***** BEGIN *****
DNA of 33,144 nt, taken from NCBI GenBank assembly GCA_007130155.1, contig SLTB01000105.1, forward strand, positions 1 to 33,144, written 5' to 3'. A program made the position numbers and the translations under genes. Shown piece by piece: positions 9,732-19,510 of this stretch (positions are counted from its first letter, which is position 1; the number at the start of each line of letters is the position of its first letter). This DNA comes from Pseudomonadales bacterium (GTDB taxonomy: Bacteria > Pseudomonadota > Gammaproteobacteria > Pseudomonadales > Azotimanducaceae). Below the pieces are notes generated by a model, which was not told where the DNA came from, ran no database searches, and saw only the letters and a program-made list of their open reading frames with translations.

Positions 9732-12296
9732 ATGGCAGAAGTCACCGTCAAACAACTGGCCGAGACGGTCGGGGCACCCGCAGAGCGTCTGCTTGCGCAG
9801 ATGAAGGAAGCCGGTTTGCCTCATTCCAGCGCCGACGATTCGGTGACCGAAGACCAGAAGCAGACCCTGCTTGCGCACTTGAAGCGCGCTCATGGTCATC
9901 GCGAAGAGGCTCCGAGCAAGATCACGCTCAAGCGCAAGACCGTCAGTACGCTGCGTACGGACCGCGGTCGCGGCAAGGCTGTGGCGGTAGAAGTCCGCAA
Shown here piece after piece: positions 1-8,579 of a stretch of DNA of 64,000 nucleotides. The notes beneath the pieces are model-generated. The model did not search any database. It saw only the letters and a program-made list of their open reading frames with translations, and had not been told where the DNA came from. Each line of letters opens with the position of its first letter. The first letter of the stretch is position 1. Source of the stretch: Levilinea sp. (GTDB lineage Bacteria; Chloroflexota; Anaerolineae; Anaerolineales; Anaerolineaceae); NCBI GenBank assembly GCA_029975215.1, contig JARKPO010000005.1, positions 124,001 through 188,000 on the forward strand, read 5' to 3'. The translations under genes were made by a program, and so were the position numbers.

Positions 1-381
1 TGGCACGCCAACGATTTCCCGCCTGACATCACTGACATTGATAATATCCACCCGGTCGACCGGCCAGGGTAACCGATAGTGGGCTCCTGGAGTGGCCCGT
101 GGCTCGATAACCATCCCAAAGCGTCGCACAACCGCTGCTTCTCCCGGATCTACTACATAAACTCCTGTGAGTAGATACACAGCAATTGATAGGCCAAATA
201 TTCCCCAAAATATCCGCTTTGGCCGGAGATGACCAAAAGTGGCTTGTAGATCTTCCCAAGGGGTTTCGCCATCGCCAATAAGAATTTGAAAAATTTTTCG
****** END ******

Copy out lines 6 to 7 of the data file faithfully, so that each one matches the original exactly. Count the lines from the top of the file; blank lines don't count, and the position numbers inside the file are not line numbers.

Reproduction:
Shown here piece after piece: positions 1-8,579 of a stretch of DNA of 64,000 nucleotides. The notes beneath the pieces are model-generated. The model did not search any database. It saw only the letters and a program-made list of their open reading frames with translations, and had not been told where the DNA came from. Each line of letters opens with the position of its first letter. The first letter of the stretch is position 1. Source of the stretch: Levilinea sp. (GTDB lineage Bacteria; Chloroflexota; Anaerolineae; Anaerolineales; Anaerolineaceae); NCBI GenBank assembly GCA_029975215.1, contig JARKPO010000005.1, positions 124,001 through 188,000 on the forward strand, read 5' to 3'. The translations under genes were made by a program, and so were the position numbers.

Positions 1-381